They leave town and, by the coast, break into an empty holiday home.  Here they slowly begin to really fall in love.  Naomi loves the beach and the sea, but Vlad is afraid of the waves and the depth of the water, he can’t swim. She tries to entice him in and he tries to please her, but he cannot overcome his dread.

They don’t know how long they have before they are found by the police, but Catherine, full of liberal guilt at her treatment of Vlad, has refused to notify the police. Dorin cannot understand her and starts to make his own investigations.   When Catherine’s car turns up in Cardiff he makes his way there.

Although Naomi doesn’t know it, she has not killed the boyfriend but, whilst he is recovering in hospital, Elizabeth escapes from the flat and goes to Catherine for help. There she discovers Naomi’s mobile and they begin to realise that Vlad and Naomi are in some way connected.  Dorin continues with his search, getting closer to the runaways.

Vlad has managed to get a job at the local café and for a short time the two young lovers live a kind of honeymoon.  But Naomi is too worried about her mother to settle for long and she starts to fret about returning. Their idyll in the house is disturbed by the owner and although they manage to escape, they know that their time is up. Vlad tries to ring his family in Romania, but they will have nothing to do with him, Dorin has told them that he is a thief. The only person he has is Naomi.

Now they really are fugitives with no shelter. They spend one night sleeping in the café kitchen and early in the morning Vlad steals the little cash that is stored there. They make for Haverford West and only have enough money to buy one ticket-for Naomi.  She leaves on the train and he is left alone, no shelter, no money and cut off by his family. Without knowing what to do he automatically returns to the place where they’ve been staying. He is spotted by the owner and the police and runs along the cliff and onto the beach to make his escape. He manages to lose his pursuers, but he has nowhere to go, physically, but more importantly, emotionally and psychologically. He is trapped on the beach between the sea and the people searching for him on land. With the desperation of a lost soul he throws his jacket onto the rocks and walks into the water until, finally he disappears beneath the waves.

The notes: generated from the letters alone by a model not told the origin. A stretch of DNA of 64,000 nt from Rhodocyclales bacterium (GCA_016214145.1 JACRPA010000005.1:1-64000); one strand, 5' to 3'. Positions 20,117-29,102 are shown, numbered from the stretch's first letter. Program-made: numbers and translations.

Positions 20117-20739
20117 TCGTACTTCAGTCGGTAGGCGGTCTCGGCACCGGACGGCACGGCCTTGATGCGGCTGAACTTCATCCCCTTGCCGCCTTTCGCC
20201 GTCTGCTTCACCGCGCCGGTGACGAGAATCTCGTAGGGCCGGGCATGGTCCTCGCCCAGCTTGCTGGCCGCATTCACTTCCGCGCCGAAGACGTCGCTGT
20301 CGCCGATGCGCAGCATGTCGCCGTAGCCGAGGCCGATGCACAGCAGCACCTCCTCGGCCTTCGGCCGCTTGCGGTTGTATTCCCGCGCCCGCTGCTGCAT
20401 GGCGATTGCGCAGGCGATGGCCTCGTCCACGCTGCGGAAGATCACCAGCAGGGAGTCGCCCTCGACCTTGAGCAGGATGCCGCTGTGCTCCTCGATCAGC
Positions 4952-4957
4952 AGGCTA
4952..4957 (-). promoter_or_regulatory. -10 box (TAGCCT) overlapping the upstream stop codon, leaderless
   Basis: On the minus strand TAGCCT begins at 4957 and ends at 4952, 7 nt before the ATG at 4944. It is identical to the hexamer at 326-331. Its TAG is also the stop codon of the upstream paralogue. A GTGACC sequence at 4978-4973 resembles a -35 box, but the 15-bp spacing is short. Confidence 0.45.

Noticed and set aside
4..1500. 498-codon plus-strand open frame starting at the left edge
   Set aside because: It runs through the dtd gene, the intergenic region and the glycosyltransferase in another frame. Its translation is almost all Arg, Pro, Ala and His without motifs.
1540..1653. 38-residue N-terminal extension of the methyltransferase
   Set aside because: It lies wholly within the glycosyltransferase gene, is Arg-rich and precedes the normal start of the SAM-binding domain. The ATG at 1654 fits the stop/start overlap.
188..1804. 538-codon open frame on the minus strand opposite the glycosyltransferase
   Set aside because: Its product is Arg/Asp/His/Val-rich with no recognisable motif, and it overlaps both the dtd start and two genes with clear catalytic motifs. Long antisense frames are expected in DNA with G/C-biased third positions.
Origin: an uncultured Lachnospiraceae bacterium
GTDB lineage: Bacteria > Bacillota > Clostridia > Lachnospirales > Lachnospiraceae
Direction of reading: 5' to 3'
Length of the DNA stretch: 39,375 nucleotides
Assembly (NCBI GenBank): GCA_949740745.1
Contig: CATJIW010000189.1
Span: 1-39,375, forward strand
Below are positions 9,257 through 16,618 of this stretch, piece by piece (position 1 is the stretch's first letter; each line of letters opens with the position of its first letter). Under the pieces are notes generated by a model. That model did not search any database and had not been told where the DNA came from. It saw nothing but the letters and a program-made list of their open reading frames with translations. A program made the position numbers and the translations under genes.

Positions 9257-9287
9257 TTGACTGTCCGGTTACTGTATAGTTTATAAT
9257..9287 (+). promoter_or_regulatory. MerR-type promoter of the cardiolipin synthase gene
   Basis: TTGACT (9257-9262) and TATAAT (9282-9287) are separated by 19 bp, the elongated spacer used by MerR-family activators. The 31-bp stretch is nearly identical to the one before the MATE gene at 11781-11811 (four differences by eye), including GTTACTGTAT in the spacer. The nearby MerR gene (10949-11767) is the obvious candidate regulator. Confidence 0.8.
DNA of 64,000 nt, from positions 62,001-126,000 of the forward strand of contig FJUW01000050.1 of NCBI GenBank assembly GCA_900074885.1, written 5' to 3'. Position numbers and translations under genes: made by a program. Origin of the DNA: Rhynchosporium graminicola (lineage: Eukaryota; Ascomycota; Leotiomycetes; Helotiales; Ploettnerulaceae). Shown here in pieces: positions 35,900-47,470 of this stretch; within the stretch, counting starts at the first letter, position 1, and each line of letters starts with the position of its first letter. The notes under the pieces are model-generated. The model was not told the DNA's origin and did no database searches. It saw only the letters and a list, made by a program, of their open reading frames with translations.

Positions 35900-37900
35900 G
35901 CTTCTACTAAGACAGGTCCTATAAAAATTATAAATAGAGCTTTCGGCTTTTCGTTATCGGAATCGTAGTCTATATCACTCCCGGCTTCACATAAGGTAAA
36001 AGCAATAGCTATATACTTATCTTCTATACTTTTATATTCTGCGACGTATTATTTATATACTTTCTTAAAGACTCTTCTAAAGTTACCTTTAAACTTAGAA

Back at Catherine’s house Naomi has been reunited with her mother and a lawyer friend of Catherine’s who is helping them to negotiate with the police and the Home Office.  Before they are interned, Naomi persuades Dorin to take her back to St. David’s to find Vlad. They search everywhere but cannot find him.  When they stop on the clifftop Naomi goes down to the beach whilst Dorin stays by the car smokes. As she walks along the sand she spots something caught in the rocks, it’s Vlad’s discarded jacket.  She realises what has happened, but she tells no-one.

Six months later Catherine and her lawyer wait at the immigrant detention centre to collect Naomi and Elizabeth. Naomi is pregnant and she and her mother climb into the back of Catherine’s car. As they drive away Naomi looks out of the back window and sees herself with Vlad in the sea, she fades away from the picture and she watches Vlad walk further and further away from her into the water.

© Sue Dunderdale 2014